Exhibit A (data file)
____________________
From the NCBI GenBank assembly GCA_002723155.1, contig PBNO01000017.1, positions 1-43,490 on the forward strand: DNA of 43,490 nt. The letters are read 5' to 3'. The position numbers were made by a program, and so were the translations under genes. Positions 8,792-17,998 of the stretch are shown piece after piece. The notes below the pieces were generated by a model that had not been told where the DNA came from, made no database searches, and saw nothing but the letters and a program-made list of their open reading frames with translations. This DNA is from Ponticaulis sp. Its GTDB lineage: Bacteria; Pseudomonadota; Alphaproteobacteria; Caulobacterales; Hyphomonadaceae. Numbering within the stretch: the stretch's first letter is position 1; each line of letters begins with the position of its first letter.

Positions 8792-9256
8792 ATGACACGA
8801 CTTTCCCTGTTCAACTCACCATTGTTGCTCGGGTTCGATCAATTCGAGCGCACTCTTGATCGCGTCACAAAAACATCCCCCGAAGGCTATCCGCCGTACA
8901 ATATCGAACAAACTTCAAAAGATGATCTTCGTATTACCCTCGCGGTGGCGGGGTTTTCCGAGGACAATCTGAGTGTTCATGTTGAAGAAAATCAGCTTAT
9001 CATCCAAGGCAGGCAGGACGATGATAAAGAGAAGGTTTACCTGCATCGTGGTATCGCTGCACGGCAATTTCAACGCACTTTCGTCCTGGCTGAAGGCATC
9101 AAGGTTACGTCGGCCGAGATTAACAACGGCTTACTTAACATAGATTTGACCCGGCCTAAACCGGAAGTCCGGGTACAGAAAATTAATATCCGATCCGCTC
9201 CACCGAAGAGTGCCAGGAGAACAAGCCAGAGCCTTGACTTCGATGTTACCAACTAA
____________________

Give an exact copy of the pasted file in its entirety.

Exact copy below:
From the NCBI GenBank assembly GCA_002723155.1, contig PBNO01000017.1, positions 1-43,490 on the forward strand: DNA of 43,490 nt. The letters are read 5' to 3'. The position numbers were made by a program, and so were the translations under genes. Positions 8,792-17,998 of the stretch are shown piece after piece. The notes below the pieces were generated by a model that had not been told where the DNA came from, made no database searches, and saw nothing but the letters and a program-made list of their open reading frames with translations. This DNA is from Ponticaulis sp. Its GTDB lineage: Bacteria; Pseudomonadota; Alphaproteobacteria; Caulobacterales; Hyphomonadaceae. Numbering within the stretch: the stretch's first letter is position 1; each line of letters begins with the position of its first letter.

Positions 8792-9256
8792 ATGACACGA
8801 CTTTCCCTGTTCAACTCACCATTGTTGCTCGGGTTCGATCAATTCGAGCGCACTCTTGATCGCGTCACAAAAACATCCCCCGAAGGCTATCCGCCGTACA
8901 ATATCGAACAAACTTCAAAAGATGATCTTCGTATTACCCTCGCGGTGGCGGGGTTTTCCGAGGACAATCTGAGTGTTCATGTTGAAGAAAATCAGCTTAT
9001 CATCCAAGGCAGGCAGGACGATGATAAAGAGAAGGTTTACCTGCATCGTGGTATCGCTGCACGGCAATTTCAACGCACTTTCGTCCTGGCTGAAGGCATC
9101 AAGGTTACGTCGGCCGAGATTAACAACGGCTTACTTAACATAGATTTGACCCGGCCTAAACCGGAAGTCCGGGTACAGAAAATTAATATCCGATCCGCTC
9201 CACCGAAGAGTGCCAGGAGAACAAGCCAGAGCCTTGACTTCGATGTTACCAACTAA